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The Scot in New France (1535-1880)


John Patterson Geo. Black, John Burn, John Crawford, W. G. Hall, Joanna George, John Hewison, J. Gray, Maya Darling, David Douglas, F. Leslie, William Lindsay, George Wilde, Robt. Wood, Janet Smith, Fred. Petry, Lewis Harper, William Smith, James Ross, Mary Doyle, Henrietta Sewell, David Stewart, A. Anderson, Jane Sewell, John Yule, John Anderson, C. W. Grant, Angus McIntyre, Robt Ross, Robert Ritchie, John Mackie, Wm. Fraser, George Pyke, John Purss. Johnston, Wm. Hay, Joseph Stilson, Wm. Thompson, Jr., Wm. McKay, Henry Hunt, Con Adamson, Robt. Harrower, George Thompson.

Quebec, 5th October, 1802.

Some of these signatures are quite suggestive, and will add materially to the Autograph Album of the Society. The most notable is probably that of old Adam Lymburner, the cleverest of the three Lymburners, all merchants at Quebec in 1775.* Adam, according to the historian Garneau, was more distinguished for his forensic abilities and knowledge of constitutional law than for his robust allegiance to the Hanoverian succession at Quebec, when Colonel Benedict Arnold and his New Englanders so rudely knocked at our gates for admission in 1775.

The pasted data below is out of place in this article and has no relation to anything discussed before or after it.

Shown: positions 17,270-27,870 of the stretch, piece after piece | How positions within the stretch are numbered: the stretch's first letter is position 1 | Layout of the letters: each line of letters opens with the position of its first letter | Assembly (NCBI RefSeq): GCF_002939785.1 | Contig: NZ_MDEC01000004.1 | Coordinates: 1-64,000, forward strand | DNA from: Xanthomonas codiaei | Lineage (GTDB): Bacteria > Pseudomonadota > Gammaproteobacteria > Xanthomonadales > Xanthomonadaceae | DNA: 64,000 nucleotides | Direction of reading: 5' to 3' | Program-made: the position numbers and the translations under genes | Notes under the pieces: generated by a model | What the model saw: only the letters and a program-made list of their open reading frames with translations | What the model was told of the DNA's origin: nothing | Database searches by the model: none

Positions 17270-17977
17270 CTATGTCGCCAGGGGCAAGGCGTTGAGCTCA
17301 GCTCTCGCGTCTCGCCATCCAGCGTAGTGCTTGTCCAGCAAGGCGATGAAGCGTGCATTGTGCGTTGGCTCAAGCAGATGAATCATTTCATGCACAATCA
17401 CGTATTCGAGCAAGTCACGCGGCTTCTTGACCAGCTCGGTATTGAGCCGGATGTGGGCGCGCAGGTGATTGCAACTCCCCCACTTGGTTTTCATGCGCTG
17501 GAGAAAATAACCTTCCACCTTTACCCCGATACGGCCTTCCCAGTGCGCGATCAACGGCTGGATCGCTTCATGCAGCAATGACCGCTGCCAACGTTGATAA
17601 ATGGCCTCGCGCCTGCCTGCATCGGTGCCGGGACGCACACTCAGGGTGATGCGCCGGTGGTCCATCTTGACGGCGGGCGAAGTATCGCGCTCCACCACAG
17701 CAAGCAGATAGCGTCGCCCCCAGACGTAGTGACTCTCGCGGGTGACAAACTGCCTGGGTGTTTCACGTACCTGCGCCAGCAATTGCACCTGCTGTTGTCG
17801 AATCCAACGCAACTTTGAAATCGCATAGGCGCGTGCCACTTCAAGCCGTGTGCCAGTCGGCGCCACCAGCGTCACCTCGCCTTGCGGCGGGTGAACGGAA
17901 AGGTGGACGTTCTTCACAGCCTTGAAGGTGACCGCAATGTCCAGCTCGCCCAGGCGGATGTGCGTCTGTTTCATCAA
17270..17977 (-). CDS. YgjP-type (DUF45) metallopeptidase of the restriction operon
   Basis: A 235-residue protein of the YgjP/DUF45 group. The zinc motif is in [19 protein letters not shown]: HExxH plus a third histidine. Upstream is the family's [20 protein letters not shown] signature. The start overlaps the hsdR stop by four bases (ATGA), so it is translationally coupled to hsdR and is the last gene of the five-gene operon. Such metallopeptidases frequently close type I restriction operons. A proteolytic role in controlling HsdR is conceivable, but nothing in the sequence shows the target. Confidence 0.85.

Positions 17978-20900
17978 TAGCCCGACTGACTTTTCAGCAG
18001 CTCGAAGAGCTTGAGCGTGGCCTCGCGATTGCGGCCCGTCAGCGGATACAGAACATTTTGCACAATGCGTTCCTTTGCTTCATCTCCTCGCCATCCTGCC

According to Garneau and other historians, in the autumn of that memorable year, when the fate of British Canada hung as if by a thread, Adam Lymburner, more prudent than loyal, retired from the sorely beset fortress to Charlesbourg, possibly to Château Bigot, a shooting box then known as the "Hermitage," to meditate on the mutability of human affairs. Later on, however, in the exciting times of 1791, Adam Lymburner was deputed by the colony to England to suggest amendments to the

Adam, the oldest; John lost at sea on his voyage to England, in the fall of 1775; and Matthew, who, later on, we think was a partner in the old firm of Lymburner & Crawford, came to his end, in a melancholy manner, at the Falls of Montmorency, about 1823. Were they all brothers? we cannot say. Adam and John were.


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